Gillian Gibbons is back home, safe in Britain. Rachid Dahiye Zakaria is still trapped in a dangerous refugee camp in Chad.
Gibbons, 54, is the teacher who made the mistake of allowing her pupils in Sudan to name a teddy bear Mohammad. The 7-year-old students obviously didn't have a problem with the name. Neither did any of their parents, none of whom complained.
Repeating a process that Islamic clerics and Islamist governments have employed to great effect with cartoons, books and movies, however, authorities in Khartoum used the great teddy bear incident to gin up outrage at an alleged Western plot to demean Islam.
Gibbons had been sentenced in November to 15 days in prison, avoiding a much harsher potential sentence for blasphemy of six months and 40 lashes. Hundreds of protesters gathered outside her prison not to plead for her release, but instead to demand her execution.
Following the intervention of two Muslim members of the British House of Lords, Sudanese President Omar al-Bashir issued a pardon. By the first week of December, Gibbons was issuing a plea for privacy from a hotel in her hometown of Liverpool.
Zakaria is 12. His mistake is to be a member of the Massalit tribe, one of the ethnically African, religiously Muslim groups targeted for annihilation by the Sudanese government. Janjaweed militia attacked his village in Sudan's Darfur region. According to an Associated Press account, the armed men threw him into a fire and left him to die.
Zakaria survived. Badly disfigured, he walked for days to reach a refugee camp in neighboring Chad and his sole surviving relatives a grandmother and a sister. He's been waiting there for months as an international charity, Children of Fire, has struggled to bring him to South Africa for a series of painful operations to repair his small body so that he can perform basic tasks.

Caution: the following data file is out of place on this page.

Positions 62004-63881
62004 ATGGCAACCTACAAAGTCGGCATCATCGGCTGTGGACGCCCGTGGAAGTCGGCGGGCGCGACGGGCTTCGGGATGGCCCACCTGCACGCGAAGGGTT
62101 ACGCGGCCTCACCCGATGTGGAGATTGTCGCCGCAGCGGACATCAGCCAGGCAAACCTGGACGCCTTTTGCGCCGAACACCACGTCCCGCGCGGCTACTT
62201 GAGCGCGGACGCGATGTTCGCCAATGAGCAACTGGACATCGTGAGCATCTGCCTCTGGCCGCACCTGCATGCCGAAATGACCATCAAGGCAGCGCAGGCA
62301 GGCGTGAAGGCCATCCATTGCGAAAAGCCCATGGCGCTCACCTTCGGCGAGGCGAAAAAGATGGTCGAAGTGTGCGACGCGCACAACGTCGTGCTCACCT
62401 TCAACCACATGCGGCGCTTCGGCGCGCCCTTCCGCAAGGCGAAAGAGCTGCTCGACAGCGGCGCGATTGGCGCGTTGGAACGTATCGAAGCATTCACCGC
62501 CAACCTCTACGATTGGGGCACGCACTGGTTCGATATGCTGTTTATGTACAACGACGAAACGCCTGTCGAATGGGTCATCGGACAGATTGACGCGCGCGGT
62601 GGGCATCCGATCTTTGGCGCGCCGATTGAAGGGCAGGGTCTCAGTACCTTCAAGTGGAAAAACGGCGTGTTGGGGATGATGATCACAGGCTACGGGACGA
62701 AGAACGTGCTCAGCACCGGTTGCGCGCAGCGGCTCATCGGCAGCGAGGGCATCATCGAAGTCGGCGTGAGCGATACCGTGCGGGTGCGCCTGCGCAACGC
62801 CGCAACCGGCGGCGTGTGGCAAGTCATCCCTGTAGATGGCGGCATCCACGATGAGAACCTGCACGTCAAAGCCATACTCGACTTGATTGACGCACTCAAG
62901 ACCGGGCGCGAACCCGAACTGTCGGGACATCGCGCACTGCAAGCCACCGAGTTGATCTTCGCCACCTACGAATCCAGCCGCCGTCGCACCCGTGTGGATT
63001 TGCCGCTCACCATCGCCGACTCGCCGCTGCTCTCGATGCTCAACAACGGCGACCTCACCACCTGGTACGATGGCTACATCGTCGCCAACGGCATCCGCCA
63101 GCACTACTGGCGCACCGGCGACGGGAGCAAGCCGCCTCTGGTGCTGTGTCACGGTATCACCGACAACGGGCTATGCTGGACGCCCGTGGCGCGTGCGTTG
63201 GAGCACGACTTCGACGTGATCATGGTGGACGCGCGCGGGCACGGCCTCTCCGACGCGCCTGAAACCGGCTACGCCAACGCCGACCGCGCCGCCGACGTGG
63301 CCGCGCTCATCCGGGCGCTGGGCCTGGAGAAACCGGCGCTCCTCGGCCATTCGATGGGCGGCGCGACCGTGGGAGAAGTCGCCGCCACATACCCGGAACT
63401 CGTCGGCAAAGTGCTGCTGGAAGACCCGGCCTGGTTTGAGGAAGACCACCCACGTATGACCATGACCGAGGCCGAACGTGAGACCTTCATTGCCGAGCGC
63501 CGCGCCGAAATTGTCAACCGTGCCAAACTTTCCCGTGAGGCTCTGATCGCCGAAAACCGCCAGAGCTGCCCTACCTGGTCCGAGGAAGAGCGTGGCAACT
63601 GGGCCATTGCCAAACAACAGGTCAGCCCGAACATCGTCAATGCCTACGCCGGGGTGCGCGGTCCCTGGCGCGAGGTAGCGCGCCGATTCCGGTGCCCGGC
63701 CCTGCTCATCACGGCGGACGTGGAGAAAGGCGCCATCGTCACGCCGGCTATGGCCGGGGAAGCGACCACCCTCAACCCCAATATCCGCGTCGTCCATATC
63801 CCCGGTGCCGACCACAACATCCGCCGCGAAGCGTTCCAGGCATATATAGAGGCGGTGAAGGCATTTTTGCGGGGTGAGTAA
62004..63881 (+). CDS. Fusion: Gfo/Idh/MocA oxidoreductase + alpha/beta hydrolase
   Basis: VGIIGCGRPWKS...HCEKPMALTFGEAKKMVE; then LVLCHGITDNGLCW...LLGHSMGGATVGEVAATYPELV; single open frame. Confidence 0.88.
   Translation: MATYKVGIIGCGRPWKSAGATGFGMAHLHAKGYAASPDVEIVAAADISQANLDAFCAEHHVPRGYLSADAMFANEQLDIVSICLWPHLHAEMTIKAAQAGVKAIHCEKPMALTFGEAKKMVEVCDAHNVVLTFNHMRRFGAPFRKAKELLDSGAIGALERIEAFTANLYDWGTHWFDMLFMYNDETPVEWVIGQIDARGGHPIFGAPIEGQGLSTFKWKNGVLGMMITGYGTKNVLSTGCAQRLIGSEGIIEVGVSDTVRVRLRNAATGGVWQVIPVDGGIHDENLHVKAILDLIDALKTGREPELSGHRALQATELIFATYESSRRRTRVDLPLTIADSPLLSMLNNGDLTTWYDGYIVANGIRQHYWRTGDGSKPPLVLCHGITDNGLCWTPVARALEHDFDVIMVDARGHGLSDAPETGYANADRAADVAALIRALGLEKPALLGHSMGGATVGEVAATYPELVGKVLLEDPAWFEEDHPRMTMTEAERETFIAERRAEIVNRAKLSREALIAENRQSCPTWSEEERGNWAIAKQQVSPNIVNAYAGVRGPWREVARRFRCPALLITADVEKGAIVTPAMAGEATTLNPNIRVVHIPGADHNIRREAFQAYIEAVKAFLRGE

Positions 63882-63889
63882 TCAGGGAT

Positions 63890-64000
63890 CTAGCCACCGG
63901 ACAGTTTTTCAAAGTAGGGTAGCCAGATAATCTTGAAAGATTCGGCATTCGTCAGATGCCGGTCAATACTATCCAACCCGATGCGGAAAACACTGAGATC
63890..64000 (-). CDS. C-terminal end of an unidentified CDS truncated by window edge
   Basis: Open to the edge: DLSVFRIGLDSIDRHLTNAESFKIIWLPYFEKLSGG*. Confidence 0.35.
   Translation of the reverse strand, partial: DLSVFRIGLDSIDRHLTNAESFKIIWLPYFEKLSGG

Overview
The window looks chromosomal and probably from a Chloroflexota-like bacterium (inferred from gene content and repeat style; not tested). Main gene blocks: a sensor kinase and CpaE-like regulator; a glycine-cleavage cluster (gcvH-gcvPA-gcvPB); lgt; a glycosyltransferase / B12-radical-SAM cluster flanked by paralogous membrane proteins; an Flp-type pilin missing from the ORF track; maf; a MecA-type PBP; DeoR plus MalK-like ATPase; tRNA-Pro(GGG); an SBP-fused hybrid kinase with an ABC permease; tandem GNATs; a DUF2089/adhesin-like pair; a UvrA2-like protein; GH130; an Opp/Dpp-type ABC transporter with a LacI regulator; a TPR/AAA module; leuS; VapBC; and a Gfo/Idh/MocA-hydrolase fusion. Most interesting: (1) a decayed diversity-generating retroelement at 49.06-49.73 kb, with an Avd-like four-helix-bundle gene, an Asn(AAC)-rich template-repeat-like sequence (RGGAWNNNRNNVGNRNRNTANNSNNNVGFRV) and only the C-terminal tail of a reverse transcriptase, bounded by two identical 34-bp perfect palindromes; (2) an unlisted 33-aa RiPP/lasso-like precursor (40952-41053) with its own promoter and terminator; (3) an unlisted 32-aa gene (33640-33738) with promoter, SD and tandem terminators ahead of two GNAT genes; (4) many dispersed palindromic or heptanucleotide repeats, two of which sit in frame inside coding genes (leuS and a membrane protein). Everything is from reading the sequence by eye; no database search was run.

Which is the greater outrage the blasphemy of children innocently naming a stuffed animal, or the blasphemy of adults burning, raping and murdering children? And which is the greater evil the intolerant shouts for murder for any perceived offense against Islam or the silence that has accompanied the slaughter of hundreds of thousands of its followers?
Whenever one of these contrived grievances comes along, Muslim defense groups, the 22-member Arab League and the 56-member Organization of the Islamic Conference spring into action to condemn the assault on Islam. Last year, the OIC went so far as to establish an Observatory of Islamophobia to address a "consistent pattern and continuity of sacrilege and blasphemy."
Which sacrilege? The documented burning of Korans, along with people, in Darfur? No. The OIC, along with the Arab League, has led the international defense of Omar al-Bashir's genocidal regime. The toughest statement it has meted out over four years in which 2.5 million black Muslims have been driven from their homes and into barren refugee camps is a call for strict compliance with a cease-fire agreement.
Now al-Bashir is poised to score his biggest diplomatic coup. Security Council Resolution 1769, which the U.S., Britain and France worked diligently to pass last summer, authorized the deployment of 26,000 U.N. peacekeepers in Darfur by year's end. Yet through a combination of bureaucratic obstruction and outright deceit, al-Bashir has stymied deployment of the troops and the equipment necessary to protect Darfur civilians.
The violence, meanwhile, continues, not only directed at children like Zakaria, but also at humanitarian aid groups trying to help them. As the New Year approaches without implementation of Resolution 1769, the plight of the people of Darfur stands to slip even further from international consciousness.
The West could do much more to save lives in Darfur, for instance, by putting as great a value on the life and health of Rachid Dahiye Zakaria as it does on the well being of Gillian Gibbons. The leading institutions of the Muslim world could do no less.